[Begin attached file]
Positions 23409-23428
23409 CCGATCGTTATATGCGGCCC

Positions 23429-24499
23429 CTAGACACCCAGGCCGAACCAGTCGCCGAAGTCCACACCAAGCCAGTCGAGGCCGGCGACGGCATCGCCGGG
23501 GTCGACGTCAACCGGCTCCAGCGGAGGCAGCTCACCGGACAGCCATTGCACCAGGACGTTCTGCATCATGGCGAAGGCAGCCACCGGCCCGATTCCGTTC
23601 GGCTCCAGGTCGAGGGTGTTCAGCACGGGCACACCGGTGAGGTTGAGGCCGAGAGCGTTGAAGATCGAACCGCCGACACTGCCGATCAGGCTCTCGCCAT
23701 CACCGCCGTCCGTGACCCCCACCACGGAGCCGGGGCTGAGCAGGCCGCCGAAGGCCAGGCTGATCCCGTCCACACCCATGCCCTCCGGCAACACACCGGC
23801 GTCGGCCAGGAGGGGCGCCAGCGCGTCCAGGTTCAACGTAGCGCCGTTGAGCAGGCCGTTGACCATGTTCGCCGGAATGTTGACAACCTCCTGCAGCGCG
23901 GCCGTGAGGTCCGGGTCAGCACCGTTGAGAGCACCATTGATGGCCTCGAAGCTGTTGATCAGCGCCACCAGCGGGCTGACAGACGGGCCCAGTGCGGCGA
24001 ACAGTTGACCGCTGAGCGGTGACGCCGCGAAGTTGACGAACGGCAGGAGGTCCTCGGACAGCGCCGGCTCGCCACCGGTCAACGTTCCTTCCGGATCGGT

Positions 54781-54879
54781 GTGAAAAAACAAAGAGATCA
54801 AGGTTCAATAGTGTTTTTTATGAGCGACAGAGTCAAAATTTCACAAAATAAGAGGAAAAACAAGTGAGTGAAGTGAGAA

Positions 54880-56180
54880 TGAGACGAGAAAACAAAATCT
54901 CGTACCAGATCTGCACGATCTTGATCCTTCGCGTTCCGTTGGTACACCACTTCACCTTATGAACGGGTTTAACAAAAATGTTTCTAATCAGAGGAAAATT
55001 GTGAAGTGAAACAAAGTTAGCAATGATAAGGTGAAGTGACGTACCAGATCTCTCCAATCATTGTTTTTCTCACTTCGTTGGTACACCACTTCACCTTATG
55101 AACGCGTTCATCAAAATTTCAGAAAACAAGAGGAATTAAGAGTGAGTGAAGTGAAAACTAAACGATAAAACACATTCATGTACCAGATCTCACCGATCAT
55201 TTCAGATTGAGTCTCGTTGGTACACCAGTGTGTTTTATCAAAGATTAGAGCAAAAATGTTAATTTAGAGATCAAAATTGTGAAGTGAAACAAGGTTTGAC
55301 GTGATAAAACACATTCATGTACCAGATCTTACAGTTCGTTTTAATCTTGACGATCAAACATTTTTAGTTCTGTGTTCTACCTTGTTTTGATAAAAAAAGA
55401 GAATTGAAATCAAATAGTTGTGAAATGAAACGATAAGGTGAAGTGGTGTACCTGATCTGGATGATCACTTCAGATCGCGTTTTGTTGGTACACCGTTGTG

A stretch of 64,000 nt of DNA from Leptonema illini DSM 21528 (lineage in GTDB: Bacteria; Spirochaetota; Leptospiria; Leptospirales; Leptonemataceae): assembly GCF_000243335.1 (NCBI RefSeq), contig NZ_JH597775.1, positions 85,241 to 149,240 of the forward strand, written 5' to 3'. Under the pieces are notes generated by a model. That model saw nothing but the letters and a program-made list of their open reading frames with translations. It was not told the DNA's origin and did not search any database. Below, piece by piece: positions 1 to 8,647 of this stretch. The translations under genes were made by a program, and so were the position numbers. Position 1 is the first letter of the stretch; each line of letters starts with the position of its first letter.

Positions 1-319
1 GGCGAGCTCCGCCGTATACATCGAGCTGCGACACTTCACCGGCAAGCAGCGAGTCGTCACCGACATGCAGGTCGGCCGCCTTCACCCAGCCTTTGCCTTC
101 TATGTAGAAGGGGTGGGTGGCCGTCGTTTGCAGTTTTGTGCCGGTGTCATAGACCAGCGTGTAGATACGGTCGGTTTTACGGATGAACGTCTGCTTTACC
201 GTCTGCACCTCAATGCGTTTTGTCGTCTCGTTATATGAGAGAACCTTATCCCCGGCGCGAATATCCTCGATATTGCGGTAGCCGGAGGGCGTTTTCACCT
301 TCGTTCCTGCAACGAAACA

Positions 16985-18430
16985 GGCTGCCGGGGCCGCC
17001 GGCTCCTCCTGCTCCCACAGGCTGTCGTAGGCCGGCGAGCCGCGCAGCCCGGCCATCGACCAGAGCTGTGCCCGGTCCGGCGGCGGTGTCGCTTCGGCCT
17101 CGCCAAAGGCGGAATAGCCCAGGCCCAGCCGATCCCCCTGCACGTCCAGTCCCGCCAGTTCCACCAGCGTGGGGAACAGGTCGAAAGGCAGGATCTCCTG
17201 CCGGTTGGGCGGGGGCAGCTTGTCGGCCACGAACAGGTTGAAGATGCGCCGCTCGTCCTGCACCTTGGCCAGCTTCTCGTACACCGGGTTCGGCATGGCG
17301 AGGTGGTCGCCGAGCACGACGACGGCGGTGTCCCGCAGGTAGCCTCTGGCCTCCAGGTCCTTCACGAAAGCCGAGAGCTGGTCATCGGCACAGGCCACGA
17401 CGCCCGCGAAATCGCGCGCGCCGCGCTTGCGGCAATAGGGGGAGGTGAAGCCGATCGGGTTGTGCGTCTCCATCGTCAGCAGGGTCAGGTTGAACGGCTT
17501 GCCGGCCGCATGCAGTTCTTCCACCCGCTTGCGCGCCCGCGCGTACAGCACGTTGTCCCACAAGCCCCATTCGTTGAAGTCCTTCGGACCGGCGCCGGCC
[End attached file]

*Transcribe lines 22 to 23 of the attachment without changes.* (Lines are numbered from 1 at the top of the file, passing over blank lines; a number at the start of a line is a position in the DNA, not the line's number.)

A stretch of 64,000 nt of DNA from Leptonema illini DSM 21528 (lineage in GTDB: Bacteria; Spirochaetota; Leptospiria; Leptospirales; Leptonemataceae): assembly GCF_000243335.1 (NCBI RefSeq), contig NZ_JH597775.1, positions 85,241 to 149,240 of the forward strand, written 5' to 3'. Under the pieces are notes generated by a model. That model saw nothing but the letters and a program-made list of their open reading frames with translations. It was not told the DNA's origin and did not search any database. Below, piece by piece: positions 1 to 8,647 of this stretch. The translations under genes were made by a program, and so were the position numbers. Position 1 is the first letter of the stretch; each line of letters starts with the position of its first letter.

Positions 1-319